Starring Raymond J. Barry, Brock Kelly, Dominik Garcia-Lorido

Directed by David Moscow

It’s those random, once-in-a-lifetime encounters that only a select few get the chance to experience: when we as regular participants in this wonderful thing known as The Rat Race, stumble across a soul that we’ve only witnessed on the big screen. I’m talking about a celebrity encounter, and while some of the masses will chalk the experience up as nothing more than a passing moment, others hold it to a much larger interior scale…then you REALLY get to know the person, and that’s when things get interesting.

Director David Moscow’s thriller, Desolation follows shy hotel employee Katie (Lorido) and her “fortuitous” brush with Hollywood pretty-boy Jay (Kelly) during one of his stops – the two hit it off, and together they begin a sort of whirlwind-romance that takes her away from her job and drops her in the heart of Los Angeles at the apartment building he resides in. You can clearly see that she has been a woman who’s suffered some emotional trauma in her past, and this golden boy just happens to gallop in on his steed and sweep her off of her feet, essentially rescuing her from a life of mundane activity. She gets the full-blown treatment: a revamped wardrobe, plenty of lovin’, and generally the life she’s wanted for some time.

Things return to a bit of normalcy when Jay has to return to work, leaving Katie to spread out at his place, but something clearly isn’t kosher with this joint. With its odd inhabitants (a very creepy priest played by Raymond J. Barry), even more bizarre occurrences, and when one scared young woman cannot even rely on the protection from the local police, it all adds up to a series of red flags that would have even the strongest of psyches crying for their mothers. What Moscow does with this movie is give it just enough swerves so that it keeps your skull churning, but doesn’t overdo its potential to conclusively surprise you, and that’s what makes the film an entertaining watch.

While Lorido more than holds her ground with her portrayal of a woman who has been hurt in the past, and is attempting to place her faith in a new relationship, it’s Barry that comes out on top here. His performance as Father Bill is the kind of stuff that wouldn’t exactly chill you to the bone, but he’s definitely not a man of the cloth that you’d want to be stuck behind closed doors with – generally unsettling. As I mentioned earlier, the plot twists are well-placed, and keep things fresh just when you think you’ve got your junior private investigator badge all shined up. Desolation is well-worth a look, and really has kicked off 2018 in a promising fashion – let’s see what the other 11 months will feed us beasts.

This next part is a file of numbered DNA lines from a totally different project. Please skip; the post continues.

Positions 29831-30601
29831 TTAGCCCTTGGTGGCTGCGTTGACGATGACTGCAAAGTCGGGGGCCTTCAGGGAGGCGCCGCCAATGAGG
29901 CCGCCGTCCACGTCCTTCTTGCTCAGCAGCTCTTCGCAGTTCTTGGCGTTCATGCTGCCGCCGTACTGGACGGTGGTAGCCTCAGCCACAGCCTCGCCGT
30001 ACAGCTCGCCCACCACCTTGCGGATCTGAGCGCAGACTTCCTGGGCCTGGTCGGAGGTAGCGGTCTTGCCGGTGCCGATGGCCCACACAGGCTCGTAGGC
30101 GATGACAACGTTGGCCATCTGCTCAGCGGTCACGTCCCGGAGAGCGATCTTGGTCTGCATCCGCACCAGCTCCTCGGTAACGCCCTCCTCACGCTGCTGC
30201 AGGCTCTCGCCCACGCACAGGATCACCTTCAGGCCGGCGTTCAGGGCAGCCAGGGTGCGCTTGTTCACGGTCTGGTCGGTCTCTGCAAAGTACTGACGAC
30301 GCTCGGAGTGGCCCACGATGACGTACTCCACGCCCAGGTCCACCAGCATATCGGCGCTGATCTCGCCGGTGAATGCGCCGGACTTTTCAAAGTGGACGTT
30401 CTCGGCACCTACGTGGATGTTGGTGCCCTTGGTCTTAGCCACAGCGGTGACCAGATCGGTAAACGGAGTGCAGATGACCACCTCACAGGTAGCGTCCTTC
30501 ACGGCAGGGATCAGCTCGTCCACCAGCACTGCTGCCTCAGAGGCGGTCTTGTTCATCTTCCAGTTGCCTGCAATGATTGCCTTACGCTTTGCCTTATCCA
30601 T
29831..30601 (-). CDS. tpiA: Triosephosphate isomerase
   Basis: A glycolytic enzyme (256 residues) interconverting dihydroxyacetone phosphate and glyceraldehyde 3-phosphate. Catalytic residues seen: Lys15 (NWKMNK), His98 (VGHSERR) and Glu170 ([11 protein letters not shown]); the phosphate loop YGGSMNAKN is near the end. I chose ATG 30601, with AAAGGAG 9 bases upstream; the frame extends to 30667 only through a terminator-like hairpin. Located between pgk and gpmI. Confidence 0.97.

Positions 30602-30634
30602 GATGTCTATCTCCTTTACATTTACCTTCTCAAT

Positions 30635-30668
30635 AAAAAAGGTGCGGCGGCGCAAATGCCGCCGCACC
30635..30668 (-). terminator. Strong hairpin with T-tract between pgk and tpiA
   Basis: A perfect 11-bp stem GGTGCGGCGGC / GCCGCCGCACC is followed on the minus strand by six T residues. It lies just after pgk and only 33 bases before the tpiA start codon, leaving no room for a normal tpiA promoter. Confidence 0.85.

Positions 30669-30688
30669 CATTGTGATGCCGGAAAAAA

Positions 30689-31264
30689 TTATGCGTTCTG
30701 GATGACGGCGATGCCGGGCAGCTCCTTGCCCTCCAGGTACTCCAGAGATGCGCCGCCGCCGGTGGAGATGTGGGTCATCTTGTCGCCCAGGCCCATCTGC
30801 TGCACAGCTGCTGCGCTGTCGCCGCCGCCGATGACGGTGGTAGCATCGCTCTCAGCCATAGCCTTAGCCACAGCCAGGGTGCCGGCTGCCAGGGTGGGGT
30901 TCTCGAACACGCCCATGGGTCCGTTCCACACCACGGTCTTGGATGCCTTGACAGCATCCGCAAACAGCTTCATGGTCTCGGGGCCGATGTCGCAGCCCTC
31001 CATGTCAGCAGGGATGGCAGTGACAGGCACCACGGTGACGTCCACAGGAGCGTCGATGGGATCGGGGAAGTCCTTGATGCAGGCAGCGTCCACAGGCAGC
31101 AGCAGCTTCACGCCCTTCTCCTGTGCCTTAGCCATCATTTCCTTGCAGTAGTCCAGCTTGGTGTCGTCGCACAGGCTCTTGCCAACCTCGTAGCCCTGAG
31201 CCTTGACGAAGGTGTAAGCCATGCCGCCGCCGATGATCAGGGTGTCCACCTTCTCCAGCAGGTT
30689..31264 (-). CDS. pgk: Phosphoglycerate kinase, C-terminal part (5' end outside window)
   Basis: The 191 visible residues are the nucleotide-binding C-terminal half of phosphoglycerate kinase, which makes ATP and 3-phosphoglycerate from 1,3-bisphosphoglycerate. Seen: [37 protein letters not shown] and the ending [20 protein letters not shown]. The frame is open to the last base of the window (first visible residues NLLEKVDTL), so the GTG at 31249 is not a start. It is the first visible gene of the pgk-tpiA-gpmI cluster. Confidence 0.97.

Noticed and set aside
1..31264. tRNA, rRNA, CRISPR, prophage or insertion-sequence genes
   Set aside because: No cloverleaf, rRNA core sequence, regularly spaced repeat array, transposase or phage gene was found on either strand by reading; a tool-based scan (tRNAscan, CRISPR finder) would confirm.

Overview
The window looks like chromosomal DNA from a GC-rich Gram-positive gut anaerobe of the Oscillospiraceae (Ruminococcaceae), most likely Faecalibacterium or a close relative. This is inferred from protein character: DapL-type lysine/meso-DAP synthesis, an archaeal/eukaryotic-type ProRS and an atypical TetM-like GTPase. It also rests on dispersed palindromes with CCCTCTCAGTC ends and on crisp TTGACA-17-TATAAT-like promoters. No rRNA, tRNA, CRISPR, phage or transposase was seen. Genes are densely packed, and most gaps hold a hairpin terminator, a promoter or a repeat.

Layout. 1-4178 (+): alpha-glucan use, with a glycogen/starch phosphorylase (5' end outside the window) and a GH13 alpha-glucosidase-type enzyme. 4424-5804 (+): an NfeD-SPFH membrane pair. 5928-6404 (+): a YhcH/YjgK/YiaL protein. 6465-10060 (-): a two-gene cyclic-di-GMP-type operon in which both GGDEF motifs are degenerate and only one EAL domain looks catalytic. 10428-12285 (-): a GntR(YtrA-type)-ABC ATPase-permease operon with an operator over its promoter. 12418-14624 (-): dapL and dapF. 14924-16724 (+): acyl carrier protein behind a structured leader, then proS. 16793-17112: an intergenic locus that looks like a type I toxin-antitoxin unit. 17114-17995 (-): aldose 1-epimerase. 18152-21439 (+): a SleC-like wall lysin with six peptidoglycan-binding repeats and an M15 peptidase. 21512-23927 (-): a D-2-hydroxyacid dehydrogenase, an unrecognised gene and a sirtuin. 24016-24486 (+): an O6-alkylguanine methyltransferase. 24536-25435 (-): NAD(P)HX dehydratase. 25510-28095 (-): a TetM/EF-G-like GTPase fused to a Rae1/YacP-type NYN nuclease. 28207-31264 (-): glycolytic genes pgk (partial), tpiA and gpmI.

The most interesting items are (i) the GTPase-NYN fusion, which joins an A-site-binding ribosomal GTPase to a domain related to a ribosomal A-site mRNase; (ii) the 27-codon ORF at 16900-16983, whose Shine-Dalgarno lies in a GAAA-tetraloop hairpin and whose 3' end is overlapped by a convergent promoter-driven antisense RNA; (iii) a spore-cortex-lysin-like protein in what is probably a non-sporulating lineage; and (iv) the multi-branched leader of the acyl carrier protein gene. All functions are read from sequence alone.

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Got your eye on that shining movie star or starlet? Better make sure it’s what you really want in life – you know what they say about curiosity.

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Carnivore: Werewolf of London Howls on VOD



Joining the ranks of The Curse of the Werewolf, An American Werewolf in London, The Company of Wolves, and Dog Soldiers, Carnivore: Werewolf of London is the latest in a long series of fantastic British werewolf movies. Directed by Knights of the Damned’s Simon Wells, the film focuses on a couple trying to save their relationship by taking a vacation in a remote cottage, but rekindling their old flame soon proves to be the least of their worries as they learn that something with lots of fur and lots of teeth is waiting for them in the surrounding woods.

Carnivore: Werewolf of London stars Ben Loyd-Holmes, Atlanta Johnson, Gregory Cox, Molly Ruskin, and Ethan Ruskin, and is available to purchase now on Google Play, Amazon Video, iTunes, and Vudu, although it doesn’t appear to have received a physical release as of yet.

More information about Carnivore: Werewolf of London is available on the film’s official Facebook account, along with a ton of production photos.